NIEER released the State of Preschool 2014 today. State pre-K programs may have turned a corner in 2013-2014, but progress remains slow. If pre-K is to be made available to even all children under 200 percent of the poverty level within the next 20 years, state investments will have to grow at a much faster pace. At the 2013-2014 growth rate it would take about 75 years for states to reach 50 percent enrollment at age 4 and 150 years to reach 70 percent enrollment. Even a return to the average rate of growth since 2001-2002 would leave the nation 25 years away from enrolling 50 percent of 4-year-olds in state funded pre-K.
States should set goals to increase enrollment much more rapidly than has been the case in the past, while raising quality standards and providing funding at the level needed to support those standards. Every state is capable of delivering high quality pre-K to all 4-year-olds within 10 years, if they set high standards and commit adequate resources. Many states could reach this goal in less than 10 years.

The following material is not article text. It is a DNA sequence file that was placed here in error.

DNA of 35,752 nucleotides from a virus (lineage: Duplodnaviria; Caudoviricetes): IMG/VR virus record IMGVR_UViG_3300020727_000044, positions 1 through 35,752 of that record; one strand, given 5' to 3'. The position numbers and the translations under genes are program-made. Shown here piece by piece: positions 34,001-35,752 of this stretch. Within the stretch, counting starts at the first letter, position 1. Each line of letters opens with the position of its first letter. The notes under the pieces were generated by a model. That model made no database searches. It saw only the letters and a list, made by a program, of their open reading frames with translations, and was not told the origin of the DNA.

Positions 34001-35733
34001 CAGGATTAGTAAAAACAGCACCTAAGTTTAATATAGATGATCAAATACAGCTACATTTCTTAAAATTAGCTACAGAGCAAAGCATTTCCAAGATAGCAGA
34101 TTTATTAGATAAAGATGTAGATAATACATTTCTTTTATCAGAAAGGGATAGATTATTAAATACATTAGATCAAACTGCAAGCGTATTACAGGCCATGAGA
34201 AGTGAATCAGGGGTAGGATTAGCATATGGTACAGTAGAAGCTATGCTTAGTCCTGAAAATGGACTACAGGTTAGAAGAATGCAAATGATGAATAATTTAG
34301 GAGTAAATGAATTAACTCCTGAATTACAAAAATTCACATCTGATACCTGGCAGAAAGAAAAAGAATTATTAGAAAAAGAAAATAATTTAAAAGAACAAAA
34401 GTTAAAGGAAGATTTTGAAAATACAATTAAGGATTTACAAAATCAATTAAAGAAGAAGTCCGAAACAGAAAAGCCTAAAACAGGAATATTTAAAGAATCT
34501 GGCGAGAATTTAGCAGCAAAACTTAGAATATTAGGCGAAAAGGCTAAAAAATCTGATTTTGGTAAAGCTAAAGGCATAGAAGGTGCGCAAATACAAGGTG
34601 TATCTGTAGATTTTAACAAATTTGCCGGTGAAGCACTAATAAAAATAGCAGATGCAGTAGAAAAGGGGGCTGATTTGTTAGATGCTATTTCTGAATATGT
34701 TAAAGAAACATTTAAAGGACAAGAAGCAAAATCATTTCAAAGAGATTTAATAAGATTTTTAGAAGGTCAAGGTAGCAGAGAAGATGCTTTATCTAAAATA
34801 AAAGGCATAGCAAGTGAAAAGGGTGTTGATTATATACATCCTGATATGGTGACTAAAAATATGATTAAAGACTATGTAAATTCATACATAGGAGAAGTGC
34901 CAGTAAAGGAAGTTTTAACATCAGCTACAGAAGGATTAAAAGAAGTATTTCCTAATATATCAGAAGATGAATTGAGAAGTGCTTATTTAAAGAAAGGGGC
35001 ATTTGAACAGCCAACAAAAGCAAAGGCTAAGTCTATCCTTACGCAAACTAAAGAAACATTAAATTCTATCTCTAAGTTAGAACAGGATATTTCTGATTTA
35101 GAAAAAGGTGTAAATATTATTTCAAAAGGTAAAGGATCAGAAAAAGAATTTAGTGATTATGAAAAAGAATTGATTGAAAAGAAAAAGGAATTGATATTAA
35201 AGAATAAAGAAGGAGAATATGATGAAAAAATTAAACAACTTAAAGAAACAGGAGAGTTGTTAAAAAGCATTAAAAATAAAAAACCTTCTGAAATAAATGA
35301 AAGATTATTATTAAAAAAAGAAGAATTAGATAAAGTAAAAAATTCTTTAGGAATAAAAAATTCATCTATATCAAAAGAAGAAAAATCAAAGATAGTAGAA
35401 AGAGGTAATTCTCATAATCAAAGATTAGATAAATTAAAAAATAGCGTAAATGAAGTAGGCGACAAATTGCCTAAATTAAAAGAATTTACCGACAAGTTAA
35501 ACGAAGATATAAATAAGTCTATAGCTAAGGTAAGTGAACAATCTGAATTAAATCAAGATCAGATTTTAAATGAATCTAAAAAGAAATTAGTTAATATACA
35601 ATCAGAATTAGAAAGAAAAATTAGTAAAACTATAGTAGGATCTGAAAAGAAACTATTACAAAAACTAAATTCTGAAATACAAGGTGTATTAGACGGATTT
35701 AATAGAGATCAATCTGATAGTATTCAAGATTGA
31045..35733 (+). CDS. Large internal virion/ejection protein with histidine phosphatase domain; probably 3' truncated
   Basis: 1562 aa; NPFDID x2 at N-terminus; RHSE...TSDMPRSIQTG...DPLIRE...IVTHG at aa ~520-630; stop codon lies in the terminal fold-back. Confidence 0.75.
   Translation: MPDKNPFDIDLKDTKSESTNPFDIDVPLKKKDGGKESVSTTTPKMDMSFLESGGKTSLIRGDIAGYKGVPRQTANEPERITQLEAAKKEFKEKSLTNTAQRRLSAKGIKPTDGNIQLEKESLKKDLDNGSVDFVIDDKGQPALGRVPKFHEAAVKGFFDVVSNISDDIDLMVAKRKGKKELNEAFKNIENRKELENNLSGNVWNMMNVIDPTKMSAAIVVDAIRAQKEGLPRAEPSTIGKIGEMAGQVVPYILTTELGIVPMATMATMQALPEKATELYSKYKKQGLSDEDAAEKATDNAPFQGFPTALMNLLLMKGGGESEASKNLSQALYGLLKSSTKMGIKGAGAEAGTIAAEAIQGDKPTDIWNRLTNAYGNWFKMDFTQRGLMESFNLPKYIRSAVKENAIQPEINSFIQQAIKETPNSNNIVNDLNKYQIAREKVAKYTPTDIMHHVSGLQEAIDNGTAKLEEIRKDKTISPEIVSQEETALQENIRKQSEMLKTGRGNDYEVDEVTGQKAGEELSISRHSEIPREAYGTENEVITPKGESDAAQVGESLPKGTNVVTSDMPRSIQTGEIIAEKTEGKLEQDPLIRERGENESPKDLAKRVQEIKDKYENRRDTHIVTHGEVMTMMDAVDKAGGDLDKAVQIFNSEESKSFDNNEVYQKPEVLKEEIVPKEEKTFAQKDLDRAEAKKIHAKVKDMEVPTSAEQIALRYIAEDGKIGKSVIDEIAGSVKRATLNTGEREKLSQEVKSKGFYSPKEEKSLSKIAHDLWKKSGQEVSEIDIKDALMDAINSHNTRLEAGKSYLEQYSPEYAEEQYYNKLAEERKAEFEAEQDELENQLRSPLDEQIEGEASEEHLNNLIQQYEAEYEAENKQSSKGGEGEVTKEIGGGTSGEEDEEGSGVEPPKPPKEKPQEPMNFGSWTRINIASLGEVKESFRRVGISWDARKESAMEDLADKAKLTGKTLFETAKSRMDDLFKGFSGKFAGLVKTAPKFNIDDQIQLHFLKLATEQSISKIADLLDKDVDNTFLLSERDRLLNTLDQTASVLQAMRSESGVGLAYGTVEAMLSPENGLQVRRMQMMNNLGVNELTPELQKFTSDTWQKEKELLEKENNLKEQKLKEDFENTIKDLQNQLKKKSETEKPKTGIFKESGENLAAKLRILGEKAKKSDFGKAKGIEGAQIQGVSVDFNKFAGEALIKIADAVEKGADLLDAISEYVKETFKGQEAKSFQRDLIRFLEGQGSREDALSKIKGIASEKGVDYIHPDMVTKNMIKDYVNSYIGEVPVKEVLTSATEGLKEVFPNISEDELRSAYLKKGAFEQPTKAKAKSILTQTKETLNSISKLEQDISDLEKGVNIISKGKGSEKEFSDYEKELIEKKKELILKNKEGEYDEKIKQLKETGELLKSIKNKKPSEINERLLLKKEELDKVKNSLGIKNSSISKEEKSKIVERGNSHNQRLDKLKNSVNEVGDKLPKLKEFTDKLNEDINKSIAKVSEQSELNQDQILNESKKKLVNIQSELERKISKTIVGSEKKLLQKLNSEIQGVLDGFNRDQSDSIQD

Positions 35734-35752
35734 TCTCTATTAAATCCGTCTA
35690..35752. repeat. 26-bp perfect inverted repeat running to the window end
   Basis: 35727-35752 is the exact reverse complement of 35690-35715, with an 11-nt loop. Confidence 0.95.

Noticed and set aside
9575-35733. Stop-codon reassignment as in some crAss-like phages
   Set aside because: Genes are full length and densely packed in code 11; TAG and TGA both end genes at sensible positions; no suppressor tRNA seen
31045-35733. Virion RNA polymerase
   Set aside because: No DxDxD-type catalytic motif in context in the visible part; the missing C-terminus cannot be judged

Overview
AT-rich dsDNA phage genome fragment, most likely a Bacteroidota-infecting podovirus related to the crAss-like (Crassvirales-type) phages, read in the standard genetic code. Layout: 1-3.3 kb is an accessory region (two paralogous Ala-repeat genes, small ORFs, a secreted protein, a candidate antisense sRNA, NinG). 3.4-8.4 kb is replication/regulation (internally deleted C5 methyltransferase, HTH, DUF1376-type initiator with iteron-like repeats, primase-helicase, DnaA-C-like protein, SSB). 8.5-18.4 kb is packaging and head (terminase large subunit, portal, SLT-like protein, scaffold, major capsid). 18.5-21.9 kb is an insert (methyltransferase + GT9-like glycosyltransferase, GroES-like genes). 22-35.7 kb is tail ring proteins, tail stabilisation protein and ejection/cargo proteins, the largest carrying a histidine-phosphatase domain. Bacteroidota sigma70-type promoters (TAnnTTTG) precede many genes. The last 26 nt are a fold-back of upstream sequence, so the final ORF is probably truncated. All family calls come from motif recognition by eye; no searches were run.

Many states need to raise their quality standards for pre-K and implement policies to ensure continuous improvement. Without sufficient quality, programs will not fulfill their promise with respect to children’s learning and development or long-term economic returns. NIEER’s 10 benchmarks for quality standards are a starting place for state policy.
Particularly worrying is the number of states with inadequate requirements for preschool teacher preparation. A new Institute of Medicine and National Research Council report calls for all teachers of young children to have a four-year college degree and specialized training. States should create a timeline to ensure that all teachers in state-funded preschool programs obtain these qualifications and that their compensation is comparable to that for K-12 teachers with similar qualifications.
The federal government should offer financial incentives for states to set and achieve ambitious goals for enrollment, quality standards, and adequate funding.
When states do not adequately support high-quality pre-K, communities should act on their own as cities across the nation from New York to Seattle have already done.